Tag Archives: blackcurrants

Garden Update – Fruit

Apples

We planted some new trees two years ago; James Grieve, Egremont Russett and another variety, the label of which has long blown away. We expected some fruit this year and while we do have some very tiny apples we are really disappointed in the size of the trees. One of them has tripled in size but the rest remain the same and the trunks still require some support.

Our two established apple trees (Bramley and Grenadier – both cooking apples) are rewarding us after the hard pruning they had last year.

Our Bramley apples

Our Bramley apples

At the end of last summer a good friend of ours, and fellow cider-maker, was evicted from his allotment. His crime? He dreamed of the old-fashioned allotment experience; the shed as his refuge from the world, sipping ice cold cider from a cool box while he tended his veg, sitting in the sun watching his tatties growing. The reality? Rules and regulations. He let some weeds grow and the committee decided he was undeserving of his sixty square metres and he was promptly evicted.

The irony is, he had just purchased two apple trees so he gave them to us. We plonked them in large pots until we could make space for them and this year they are producing more between them than the whole of last year’s harvest.

The evicted apple trees

The evicted apple trees

Pears

Again we planted two pear trees two years ago, both Conference variety. One suffered a very odd leaf condition each spring and this year, despite both having produced blossom, there is no fruit at all.

Plums

The Victoria Plum tree we planted in 2010 has come into its own this year. It is so laden with fruit that one branch has broken with the weight and Mr Mac has had to fashion a DIY support to stop another branch from snapping. The fruit is just starting to colour so not long now!

Mmmmmmm plum crumble

Mmmmmmm plum crumble

Mr Mac's DIY branch support fashioned from wood and carpet!

Mr Mac’s DIY branch support fashioned from wood and carpet!

Gage

The gage tree we planted beside the plum tree (variety Cambridge) produced four gages in its first year and since then nothing. We had high hopes this year when there was a tiny amount of blossom but there is no fruit at all.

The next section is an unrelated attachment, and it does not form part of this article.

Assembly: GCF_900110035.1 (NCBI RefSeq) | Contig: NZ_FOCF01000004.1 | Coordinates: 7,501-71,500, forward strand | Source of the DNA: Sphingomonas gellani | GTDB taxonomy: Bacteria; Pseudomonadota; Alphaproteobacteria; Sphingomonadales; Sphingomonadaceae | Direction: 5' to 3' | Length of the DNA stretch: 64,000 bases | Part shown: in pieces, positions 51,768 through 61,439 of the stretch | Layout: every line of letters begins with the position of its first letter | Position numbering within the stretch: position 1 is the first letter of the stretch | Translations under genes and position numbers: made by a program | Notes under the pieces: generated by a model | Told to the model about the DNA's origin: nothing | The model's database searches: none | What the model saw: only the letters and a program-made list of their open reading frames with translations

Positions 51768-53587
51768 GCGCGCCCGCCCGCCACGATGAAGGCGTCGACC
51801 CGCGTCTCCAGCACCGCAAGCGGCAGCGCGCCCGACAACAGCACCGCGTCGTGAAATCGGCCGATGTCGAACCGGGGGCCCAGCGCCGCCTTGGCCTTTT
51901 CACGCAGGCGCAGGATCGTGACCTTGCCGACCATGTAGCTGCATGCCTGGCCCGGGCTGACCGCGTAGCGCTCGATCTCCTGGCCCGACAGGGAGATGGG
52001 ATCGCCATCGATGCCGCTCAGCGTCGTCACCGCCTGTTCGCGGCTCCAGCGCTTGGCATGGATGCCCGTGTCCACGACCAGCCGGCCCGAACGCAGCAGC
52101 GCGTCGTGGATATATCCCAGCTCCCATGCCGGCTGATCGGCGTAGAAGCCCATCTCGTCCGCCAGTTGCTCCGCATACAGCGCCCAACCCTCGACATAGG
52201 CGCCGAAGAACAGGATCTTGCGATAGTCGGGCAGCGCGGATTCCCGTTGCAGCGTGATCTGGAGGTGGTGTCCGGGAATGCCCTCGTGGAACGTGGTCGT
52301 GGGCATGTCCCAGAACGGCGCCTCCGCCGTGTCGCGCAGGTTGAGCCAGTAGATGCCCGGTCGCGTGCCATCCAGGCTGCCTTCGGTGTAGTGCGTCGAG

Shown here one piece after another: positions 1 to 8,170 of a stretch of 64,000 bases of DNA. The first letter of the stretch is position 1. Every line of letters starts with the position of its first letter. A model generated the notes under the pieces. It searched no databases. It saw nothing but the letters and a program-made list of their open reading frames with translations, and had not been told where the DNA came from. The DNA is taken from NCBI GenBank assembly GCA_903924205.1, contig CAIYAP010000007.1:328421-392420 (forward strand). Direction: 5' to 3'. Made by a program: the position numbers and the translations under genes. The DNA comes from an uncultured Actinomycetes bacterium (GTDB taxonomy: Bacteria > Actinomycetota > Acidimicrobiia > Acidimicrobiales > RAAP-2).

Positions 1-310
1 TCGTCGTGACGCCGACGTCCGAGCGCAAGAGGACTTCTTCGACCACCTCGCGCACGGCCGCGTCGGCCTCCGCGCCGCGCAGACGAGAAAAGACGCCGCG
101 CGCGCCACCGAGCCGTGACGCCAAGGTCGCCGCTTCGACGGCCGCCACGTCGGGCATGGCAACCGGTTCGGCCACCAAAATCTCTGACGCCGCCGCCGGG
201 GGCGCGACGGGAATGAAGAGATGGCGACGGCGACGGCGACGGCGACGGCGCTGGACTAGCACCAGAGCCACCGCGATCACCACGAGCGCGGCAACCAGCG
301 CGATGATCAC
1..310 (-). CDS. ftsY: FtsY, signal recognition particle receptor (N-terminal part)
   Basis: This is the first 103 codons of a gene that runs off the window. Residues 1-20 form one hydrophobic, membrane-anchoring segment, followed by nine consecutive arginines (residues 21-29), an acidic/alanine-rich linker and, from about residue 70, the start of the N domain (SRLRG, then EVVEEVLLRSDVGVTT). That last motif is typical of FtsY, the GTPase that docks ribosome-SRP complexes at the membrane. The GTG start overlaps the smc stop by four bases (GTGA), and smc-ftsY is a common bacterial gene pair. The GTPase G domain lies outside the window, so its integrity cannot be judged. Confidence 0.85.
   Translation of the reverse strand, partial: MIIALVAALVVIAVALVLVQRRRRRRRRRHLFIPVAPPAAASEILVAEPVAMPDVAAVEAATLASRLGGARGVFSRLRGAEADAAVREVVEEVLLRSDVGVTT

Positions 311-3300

Blueberries

This is my £1 bargain bucket Blueberry Elisabeth plant I rescued in 2011. I brought it home  and planted it in a pot with some ericatious compost and last year it recovered and produced a few blueberries…..not quite enough for a pot of jam though. Maybe if I had not nibbled on them every time I was in the greenhouse……..This year looks more promising.

I must not nibble the blueberries

I must not nibble the blueberries

Strawberries

We originally planted varieties Elsanta, Judibell and Cambridge Favourite but soon realised they were in the wettest part of the garden and strawberries don’t thrive in swamp-like conditions.

This year we bought new plants and put them in a raised bed. However, the badger ate them. We rescued some runners from our old plants and while we did harvest a small crop we only managed three small pots of strawberry jam.

The sum total of the strawberry harvest

The sum total of the strawberry harvest

Raspberries

The rasps have had a great year, even the ones in the swamp that we have not got round to relocating. The variety is Glen Clova and so far we have half a chest freezer full, all ready for the jam pot.

Blackcurrants

Like the rasps we harvested over 20lbs of blackcurrants and, even having given lots away, have produced 48 pots of jam. The variety is Ben Lomond.

There were so many blackcurrants the bush collapsed on to the path!

There were so many blackcurrants the bush collapsed on to the path with the weight!

Gooseberries

Every year, so far, the red and white gooseberry bushes have produced fruit then literally overnight all the foliage would disappear and the fruit would go mouldy. This year we have been pleasantly surprised that this did not happen and a small amount of fruit was harvested.

Needless to say the gooseberry bush growing out of the wall is laden with fruit. I think that bush would survive a nuclear holocaust!

This little bush growing from the wall usually produces about 8lbs of fruit!

This little bush growing from the wall usually produces about 8lbs of fruit!

Redcurrants

Beside the gooseberry bushes, the redcurrants usually suffered the same disappearing foliage fate. I am please to say this year I have picked my first redcurrants. However, I was positive I planted a red and a whitecurrant bush but the bush I though was a whitecurrant is actually a blackcurrant. Very odd.

The redcurrant and gooseberry harvest

The redcurrant and gooseberry harvest

Figs

So far we have two figs left on the tree. They seem quite happy but value for money they are currently the most expensive figs in the universe at £24 each!

The most expensive figs in the universe

The most expensive figs in the universe

Melons

I had two plants which were thriving in the greenhouse then they just went brown and keeled over. When I pulled them out the roots had virtually disappeared. They were in the sunniest part of the greenhouse and oddly enough I think it was too hot for them during the heatwave!

Cherries

We relocated one of the cherry trees to the back wall of the summerhouse which is north facing. All this has done is provide a haven for the birds to eat the cherries undisturbed! Last year we had 5 cherries, this year it looks as if we may be left with 7! Still no cherry pie or cherry jam boo hoo.